Liquid Activated Textile Biosensing Platform
Wearable devices have found considerable market success, in part, due to advances in affordable technology. One area of significant interest is in the area of wearable medical devices for consumers for monitoring an individual’s physiological condition. While devices for monitoring heart rate, blood oxygen, temperature exist, there remains a need for an affordable technology for monitoring other biofluids. MSU researchers have developed a new electrochemical sensor for biomolecular detection that is embroidered on a textile. The sensor is flexible, repeatable and robust with excellent selectivity. Multiple sensors can be combined for separate analysis of different biomarkers.
Description of Technology
The sensors utilize a conductive thread which is embroidered in a textile to create a three electrode system. On one of the electrodes, the thread contains an immobilized enzyme suitable for the analyte of interest. The embroidery pattern is done in an optimal manner so as to enhance signal quality. Sensors have been embroidered in a polyester fabric and commercial gauze and wound dressing. The sensors have been tested with glucose, lactate and uric acid showing linear response and very high correlation coefficients and selectivity with simultaneous analyze detection. To test durability, 90 degree and folding tests have been conducted (up to 100 cycles) with no observable change in response.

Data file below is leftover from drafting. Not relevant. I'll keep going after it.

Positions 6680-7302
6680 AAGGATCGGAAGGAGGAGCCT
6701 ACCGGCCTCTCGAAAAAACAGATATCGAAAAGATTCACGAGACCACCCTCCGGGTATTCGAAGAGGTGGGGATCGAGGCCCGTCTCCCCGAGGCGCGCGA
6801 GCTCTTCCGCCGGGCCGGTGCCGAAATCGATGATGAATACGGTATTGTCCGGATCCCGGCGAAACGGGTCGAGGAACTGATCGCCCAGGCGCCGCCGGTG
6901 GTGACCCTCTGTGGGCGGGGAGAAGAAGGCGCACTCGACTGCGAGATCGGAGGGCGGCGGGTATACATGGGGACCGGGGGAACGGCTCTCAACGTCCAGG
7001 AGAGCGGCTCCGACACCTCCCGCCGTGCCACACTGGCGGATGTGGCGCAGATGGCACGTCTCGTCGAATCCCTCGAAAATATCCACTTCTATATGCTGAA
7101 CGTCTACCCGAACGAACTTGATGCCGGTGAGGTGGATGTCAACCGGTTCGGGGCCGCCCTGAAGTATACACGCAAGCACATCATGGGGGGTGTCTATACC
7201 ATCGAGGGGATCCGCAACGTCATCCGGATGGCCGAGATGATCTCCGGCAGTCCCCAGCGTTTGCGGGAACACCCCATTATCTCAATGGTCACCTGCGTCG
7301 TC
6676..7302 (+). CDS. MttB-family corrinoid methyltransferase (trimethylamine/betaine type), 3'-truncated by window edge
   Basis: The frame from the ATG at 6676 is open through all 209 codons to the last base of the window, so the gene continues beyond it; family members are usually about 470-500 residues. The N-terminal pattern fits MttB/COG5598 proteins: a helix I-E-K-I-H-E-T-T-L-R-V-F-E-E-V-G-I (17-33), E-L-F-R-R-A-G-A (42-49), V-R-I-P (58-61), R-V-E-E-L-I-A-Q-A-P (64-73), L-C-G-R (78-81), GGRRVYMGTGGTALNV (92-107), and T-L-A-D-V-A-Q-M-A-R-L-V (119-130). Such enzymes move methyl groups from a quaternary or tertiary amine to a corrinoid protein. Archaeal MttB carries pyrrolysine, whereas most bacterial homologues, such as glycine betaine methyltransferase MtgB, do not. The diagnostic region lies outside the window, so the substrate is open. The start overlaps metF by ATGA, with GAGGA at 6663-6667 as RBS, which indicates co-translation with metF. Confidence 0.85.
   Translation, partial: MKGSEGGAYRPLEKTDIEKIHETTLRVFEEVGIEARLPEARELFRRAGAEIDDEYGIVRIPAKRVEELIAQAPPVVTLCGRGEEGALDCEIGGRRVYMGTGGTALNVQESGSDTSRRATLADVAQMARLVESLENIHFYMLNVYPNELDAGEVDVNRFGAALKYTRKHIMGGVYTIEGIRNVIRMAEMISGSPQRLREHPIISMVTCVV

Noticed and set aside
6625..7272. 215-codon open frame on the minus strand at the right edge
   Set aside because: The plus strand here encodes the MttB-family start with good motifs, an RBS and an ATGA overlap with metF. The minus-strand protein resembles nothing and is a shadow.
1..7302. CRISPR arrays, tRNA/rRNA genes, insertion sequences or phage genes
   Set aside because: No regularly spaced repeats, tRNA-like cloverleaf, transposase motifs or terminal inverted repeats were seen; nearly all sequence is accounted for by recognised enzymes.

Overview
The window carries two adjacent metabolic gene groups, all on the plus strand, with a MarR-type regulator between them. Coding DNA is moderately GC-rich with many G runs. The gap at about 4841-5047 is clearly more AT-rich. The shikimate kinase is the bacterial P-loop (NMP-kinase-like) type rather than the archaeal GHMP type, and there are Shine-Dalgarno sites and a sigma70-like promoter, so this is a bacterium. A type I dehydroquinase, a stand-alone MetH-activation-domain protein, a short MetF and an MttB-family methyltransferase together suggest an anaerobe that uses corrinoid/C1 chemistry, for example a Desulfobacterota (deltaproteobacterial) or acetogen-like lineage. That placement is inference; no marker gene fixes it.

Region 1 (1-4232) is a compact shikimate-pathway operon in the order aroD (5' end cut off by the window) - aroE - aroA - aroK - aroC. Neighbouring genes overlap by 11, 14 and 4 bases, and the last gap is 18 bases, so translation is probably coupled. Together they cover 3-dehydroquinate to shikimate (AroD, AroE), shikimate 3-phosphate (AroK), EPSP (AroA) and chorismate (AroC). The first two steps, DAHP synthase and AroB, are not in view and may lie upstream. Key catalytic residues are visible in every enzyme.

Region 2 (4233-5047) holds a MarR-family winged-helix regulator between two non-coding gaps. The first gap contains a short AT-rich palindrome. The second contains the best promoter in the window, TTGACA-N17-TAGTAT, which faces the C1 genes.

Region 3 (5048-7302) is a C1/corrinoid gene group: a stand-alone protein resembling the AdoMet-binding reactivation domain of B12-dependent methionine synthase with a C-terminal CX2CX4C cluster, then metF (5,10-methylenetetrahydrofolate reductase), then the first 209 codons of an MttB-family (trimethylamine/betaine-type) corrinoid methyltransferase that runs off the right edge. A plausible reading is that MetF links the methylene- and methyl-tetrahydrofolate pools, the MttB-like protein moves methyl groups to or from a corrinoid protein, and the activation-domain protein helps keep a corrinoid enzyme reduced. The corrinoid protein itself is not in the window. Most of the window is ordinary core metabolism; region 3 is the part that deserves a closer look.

- Light weight, and unobtrusive: user mobility and comfort are not compromised
- Flexible, robust sensors; can withstand repeated mechanical stresses without loss of accuracy
- Can multiplex sensors for simultaneous multiple analyze measurements
- Can be integrated with a liquid embedded battery and wirelessly connected to a smartphone application.
- Continuous health care monitoring
- Early disease detection
- Environmental monitoring
Patent pending. Published application US 2019/0137436 A1
Licensing Rights Available
Full licensing rights available.
Lab on a Chip article
Biosensors and Bioelectronics Article
Inventors: Peter Lillehoj, and Xiyuan Liu.
Tech ID: TEC2015-0112
For Information, Contact:
Michigan State University